Frederick Douglass And Harriet Jacobs: American Slave Narrators

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Frederick Douglass and Harriet Jacobs: American Slave Narrators
Being raised as slaves; both Harriet Jacobs and Frederick Douglass devoted their professional life for telling their true story based on their own experience. As a matter of fact, their works “Incidents in the Life of a Slave Girl” (1861) and “Narrative of the Life of Frederick Douglass, an American Slave” (1845) are considered the most important works in the genre of slave narrative or of enslavement. Thus, this paper will compare and contrast between Jacobs and Douglass in terms of the aforementioned works.
Losing their mothers and realizing their status as slaves at about the same age; Douglass and Jacobs’s feelings are different, for example, looking at the beginning of Jacobs’s
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That is, for Jacob, as a female slave, differed from Douglass who was a male slave. From Jacob 's perspective, “Slavery is terrible for men; but it is far more terrible for women” (933). This implies that slavery is so humiliating for human being, but not the same degree. To put it differently, it is even much worse to be a female slave than a male slave. A female slave had to endure a hard circumstance, including sexual harassment, physical abuses, and the separation from children. On the other hand, from Douglass 's standpoint, he thinks that even though slavery is such horrible thing, it makes him a real man through the hardship that he had to endure. He had to struggle and to rely on himself to get his freedom, he mentions, “You have seen how a man was made a slave; you shall see how a slave was made a man” (1211). Here, Douglass explains how his life with Covey was a rock bottom, and then he demonstrates his combat with Covey as the watershed to change his life. The path of freedom is full of …show more content…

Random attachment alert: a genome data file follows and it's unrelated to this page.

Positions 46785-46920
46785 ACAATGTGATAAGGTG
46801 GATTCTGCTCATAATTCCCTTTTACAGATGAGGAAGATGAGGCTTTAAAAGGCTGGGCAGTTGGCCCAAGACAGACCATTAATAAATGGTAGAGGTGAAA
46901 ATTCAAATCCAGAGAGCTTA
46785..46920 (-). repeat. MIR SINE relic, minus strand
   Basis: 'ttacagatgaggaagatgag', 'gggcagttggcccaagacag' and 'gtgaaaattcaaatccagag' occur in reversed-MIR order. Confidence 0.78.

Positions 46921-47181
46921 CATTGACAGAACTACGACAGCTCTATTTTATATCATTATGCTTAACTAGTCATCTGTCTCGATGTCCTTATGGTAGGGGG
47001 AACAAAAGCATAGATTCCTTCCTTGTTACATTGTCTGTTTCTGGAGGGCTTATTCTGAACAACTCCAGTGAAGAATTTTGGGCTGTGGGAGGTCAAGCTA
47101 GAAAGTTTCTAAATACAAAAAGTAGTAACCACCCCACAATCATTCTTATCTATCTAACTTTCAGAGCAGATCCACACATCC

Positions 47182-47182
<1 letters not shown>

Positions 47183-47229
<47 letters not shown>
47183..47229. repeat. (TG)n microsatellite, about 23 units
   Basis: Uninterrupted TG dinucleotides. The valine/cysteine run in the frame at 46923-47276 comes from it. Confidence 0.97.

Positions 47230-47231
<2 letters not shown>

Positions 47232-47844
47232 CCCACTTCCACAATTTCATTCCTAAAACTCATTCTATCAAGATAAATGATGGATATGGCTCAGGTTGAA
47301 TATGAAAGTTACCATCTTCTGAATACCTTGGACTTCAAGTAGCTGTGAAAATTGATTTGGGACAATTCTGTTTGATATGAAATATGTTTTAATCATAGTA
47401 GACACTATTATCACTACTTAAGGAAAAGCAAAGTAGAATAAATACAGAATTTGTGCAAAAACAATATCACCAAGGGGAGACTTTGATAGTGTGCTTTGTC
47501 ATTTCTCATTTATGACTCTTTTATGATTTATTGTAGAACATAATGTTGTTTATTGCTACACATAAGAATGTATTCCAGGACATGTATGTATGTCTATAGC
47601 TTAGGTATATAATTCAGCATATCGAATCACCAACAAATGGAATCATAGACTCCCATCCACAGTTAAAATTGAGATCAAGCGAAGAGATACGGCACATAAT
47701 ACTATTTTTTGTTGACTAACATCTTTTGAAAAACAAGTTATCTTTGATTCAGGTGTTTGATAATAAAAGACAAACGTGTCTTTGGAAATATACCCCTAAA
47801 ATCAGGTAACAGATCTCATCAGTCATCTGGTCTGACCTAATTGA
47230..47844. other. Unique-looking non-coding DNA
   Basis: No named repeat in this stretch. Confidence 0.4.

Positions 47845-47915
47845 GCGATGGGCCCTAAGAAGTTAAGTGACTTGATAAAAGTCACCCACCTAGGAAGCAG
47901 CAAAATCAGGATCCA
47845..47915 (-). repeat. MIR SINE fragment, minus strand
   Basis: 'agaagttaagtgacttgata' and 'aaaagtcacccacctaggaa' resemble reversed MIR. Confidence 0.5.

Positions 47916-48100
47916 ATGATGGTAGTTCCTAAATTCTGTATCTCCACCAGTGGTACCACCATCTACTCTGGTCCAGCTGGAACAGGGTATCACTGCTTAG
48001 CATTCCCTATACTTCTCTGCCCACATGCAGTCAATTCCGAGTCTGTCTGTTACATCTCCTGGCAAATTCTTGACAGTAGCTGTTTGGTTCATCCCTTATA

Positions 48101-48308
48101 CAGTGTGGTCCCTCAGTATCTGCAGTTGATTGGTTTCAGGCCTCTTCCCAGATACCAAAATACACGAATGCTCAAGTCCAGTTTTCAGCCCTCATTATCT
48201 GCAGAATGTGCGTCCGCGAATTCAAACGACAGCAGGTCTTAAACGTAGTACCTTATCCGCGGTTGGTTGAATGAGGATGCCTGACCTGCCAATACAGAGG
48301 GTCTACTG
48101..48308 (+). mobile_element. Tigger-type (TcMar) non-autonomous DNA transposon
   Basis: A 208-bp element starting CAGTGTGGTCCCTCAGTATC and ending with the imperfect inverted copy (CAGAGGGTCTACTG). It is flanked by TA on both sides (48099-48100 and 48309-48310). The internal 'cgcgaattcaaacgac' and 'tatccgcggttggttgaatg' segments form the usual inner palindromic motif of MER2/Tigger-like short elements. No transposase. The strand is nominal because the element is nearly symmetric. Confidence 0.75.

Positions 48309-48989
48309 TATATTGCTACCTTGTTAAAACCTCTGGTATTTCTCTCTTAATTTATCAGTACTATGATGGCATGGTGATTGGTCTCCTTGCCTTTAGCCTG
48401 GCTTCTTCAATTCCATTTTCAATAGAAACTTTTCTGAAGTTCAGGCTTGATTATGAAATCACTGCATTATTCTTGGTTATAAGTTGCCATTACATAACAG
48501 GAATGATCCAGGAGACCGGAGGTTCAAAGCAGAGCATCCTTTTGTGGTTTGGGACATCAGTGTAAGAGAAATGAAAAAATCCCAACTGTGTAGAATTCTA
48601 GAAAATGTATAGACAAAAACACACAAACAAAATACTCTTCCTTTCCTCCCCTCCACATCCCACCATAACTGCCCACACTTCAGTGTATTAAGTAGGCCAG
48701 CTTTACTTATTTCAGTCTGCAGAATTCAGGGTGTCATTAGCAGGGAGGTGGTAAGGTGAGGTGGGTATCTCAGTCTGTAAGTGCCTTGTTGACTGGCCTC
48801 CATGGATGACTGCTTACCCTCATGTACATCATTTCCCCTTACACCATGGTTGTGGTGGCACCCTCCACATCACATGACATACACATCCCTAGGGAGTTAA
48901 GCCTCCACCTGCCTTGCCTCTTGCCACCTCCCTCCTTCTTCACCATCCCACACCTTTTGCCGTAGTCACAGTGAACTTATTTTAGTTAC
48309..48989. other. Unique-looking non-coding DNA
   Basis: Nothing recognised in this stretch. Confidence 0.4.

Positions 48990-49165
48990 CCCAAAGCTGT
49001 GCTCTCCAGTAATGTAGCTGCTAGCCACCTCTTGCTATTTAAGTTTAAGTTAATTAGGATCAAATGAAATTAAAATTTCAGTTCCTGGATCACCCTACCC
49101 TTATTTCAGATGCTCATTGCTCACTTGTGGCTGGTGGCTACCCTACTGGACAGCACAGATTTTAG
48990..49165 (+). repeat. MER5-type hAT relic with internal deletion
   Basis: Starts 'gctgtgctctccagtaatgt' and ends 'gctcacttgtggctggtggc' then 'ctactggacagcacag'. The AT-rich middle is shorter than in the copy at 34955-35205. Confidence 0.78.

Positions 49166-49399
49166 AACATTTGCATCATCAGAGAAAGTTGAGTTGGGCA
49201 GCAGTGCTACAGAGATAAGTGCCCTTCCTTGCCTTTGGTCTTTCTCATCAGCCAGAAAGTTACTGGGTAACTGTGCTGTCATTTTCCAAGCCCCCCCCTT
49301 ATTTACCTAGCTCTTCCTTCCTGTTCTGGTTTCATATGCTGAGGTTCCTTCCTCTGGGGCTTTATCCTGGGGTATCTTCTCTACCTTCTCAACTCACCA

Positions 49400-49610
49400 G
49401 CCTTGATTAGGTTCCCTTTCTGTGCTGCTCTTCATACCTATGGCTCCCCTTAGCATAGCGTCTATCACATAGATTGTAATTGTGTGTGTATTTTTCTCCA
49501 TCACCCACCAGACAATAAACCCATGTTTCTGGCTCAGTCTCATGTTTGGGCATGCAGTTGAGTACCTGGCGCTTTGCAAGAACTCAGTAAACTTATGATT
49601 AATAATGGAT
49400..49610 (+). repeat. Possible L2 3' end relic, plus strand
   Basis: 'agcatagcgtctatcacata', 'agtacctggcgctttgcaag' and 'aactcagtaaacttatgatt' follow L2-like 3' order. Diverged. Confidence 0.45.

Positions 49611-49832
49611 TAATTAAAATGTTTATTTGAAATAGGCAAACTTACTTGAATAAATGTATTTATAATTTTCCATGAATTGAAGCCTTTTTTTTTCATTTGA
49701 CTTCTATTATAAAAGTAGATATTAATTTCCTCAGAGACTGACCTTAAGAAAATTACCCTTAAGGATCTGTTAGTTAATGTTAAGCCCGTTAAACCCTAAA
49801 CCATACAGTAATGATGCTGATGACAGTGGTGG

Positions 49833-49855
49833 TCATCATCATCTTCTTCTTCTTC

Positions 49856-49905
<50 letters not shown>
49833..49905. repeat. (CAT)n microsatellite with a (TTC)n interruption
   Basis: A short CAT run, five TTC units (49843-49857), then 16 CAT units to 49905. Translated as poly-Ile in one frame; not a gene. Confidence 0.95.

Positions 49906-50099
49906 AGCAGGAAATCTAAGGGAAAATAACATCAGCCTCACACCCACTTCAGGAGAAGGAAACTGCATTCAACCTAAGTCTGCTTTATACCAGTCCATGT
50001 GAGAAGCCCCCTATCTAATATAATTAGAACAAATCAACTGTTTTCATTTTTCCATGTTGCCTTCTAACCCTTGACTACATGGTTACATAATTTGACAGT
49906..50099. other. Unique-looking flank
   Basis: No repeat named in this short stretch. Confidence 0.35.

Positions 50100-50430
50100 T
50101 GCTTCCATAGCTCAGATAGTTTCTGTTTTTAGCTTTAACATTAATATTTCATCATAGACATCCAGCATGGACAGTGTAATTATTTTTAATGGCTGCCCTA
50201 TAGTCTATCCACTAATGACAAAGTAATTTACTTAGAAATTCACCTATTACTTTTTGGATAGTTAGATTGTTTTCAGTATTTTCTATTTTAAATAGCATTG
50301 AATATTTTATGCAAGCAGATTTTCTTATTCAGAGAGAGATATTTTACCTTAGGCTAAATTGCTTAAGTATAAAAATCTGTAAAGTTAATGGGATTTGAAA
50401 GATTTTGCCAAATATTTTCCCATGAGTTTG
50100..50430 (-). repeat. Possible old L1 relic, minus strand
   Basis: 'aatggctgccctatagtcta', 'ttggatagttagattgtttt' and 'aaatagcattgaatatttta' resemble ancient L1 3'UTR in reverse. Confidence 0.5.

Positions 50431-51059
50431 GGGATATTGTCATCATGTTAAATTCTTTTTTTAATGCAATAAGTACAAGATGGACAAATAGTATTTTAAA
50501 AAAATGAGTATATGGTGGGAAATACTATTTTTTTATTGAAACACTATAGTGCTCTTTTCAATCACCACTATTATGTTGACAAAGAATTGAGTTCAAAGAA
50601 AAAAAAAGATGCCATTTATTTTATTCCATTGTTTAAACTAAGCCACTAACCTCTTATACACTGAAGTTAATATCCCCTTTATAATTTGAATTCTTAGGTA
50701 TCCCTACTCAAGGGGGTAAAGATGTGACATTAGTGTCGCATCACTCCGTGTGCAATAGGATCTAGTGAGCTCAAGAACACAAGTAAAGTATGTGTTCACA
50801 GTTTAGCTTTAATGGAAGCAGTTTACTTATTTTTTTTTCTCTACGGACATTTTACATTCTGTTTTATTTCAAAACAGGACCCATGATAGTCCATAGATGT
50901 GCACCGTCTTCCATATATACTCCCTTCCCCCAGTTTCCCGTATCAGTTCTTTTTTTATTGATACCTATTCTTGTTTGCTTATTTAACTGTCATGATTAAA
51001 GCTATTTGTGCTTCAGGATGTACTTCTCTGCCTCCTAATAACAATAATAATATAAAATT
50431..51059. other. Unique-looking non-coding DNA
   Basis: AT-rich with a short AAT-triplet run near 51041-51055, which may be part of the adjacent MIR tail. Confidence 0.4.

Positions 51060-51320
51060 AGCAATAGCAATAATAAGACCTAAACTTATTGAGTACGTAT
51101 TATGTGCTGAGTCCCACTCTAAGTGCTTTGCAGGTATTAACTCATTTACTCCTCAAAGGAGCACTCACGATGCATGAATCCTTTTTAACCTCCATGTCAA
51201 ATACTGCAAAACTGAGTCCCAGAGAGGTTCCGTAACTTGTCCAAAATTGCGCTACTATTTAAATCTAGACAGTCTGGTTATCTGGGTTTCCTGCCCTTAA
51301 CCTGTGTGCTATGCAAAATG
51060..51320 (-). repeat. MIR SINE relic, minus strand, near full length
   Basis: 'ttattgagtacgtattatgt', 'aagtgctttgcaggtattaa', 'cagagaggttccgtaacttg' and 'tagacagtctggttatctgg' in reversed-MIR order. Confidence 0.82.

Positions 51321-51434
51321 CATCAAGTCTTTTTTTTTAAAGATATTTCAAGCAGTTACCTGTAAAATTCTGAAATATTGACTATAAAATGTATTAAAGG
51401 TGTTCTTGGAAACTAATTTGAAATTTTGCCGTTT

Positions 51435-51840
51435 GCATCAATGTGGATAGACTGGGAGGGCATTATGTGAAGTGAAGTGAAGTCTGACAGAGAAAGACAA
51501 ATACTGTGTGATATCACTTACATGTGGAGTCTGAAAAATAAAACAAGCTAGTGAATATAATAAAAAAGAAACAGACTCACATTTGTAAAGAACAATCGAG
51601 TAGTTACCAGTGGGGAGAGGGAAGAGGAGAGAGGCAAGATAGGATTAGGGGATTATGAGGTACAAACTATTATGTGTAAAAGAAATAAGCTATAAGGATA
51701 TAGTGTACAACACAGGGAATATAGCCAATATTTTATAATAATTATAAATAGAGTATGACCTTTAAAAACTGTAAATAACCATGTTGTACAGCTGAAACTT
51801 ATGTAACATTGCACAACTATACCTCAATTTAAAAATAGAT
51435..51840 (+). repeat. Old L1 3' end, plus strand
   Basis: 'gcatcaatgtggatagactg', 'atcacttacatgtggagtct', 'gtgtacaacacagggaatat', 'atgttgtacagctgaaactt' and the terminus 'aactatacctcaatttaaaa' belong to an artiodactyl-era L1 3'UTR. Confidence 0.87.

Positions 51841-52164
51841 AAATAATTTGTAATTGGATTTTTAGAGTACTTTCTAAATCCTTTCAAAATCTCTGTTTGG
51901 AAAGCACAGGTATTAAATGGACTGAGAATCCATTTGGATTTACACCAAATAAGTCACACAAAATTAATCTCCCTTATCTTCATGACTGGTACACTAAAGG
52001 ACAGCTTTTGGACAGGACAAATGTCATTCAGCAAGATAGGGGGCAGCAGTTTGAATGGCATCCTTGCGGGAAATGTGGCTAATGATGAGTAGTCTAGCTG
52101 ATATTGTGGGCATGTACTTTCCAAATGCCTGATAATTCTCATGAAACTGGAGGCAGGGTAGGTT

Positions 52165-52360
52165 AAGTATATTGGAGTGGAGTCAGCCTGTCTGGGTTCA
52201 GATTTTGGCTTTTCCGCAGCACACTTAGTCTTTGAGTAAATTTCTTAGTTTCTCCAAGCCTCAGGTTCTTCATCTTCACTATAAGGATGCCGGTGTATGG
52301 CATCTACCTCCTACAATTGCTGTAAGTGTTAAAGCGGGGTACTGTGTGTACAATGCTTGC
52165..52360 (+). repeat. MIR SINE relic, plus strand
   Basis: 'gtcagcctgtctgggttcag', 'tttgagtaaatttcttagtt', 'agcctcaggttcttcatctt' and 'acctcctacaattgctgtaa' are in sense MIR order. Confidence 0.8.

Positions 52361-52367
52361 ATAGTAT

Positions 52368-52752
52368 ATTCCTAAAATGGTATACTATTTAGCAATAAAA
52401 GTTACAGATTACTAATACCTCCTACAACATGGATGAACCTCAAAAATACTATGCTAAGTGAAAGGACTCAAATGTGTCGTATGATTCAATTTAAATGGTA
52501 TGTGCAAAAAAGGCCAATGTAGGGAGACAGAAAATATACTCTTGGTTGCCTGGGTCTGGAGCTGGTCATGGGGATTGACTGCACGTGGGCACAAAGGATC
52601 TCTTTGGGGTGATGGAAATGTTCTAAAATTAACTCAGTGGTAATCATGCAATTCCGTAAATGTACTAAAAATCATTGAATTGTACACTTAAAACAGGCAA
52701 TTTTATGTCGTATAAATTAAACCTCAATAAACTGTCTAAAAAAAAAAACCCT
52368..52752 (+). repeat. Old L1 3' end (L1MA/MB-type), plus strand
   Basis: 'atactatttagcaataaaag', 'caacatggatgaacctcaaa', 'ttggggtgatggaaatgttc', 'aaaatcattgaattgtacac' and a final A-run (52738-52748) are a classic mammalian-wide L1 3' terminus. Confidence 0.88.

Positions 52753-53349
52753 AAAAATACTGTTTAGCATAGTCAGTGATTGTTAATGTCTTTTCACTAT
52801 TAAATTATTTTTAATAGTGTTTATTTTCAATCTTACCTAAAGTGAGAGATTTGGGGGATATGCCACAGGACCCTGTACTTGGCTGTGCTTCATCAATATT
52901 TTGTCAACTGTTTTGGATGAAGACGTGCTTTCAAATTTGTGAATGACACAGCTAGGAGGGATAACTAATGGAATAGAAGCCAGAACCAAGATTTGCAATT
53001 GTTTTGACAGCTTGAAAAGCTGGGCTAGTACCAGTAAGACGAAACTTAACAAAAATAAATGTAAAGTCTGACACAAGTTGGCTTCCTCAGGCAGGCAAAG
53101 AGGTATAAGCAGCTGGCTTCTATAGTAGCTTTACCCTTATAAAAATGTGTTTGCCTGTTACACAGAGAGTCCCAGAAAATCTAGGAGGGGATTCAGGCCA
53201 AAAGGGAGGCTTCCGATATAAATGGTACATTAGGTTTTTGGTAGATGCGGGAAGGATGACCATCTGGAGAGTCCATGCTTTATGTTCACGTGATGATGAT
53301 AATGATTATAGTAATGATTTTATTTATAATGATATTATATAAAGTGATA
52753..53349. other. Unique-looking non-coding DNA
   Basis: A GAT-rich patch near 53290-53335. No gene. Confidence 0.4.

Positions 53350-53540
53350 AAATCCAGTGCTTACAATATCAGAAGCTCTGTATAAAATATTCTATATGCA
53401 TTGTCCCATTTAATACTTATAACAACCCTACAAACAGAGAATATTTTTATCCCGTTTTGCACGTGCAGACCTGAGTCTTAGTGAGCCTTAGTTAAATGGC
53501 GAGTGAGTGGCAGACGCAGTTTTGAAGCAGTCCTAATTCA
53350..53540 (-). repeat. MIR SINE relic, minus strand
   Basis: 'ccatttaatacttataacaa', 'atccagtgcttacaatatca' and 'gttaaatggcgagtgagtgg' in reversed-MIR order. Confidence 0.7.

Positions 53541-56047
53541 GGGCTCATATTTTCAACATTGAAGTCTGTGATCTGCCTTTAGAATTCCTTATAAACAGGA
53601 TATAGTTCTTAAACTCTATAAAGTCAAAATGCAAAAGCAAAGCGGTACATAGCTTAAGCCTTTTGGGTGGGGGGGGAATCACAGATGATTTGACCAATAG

That is, for Jacob, she points to literacy in a very limited way, she states, “As child…my mistress taught me how to read and spell…” (924). Actually, for the most part, she emphasizes the womanliness by telling her story in terms of relationships. Ties and connection that bind her to her family and friend are the denominate theme in her text. In other words, she does not find as much power in literacy as in personal relationships. She believes in relationship-building with family members and close friends more than anything else. For Jacob, relationship-building is the most powerful weapon for her struggle. In contrast to Jacob, Douglass stresses the significance of reading and writing. He states “Though conscious of the difficulty of learning without a teacher, I set out with high hope, and a fixed purpose, at whatever cost of trouble, to learn how to read” (1197). With this goal in his mind, Douglass realizes the secrets of power and control through literacy. “Literacy gave Douglass the power to assert his existence as well as his freedom from those who would keep him ignorant and a slave"(Morgan 77). In order for Douglass to put his place in the society, he realizes that knowledge represented power. He presents himself as someone who is "one of a kind" and at the same time "representative." Douglass presents himself as someone who, in order to break free from slavery, found sources of

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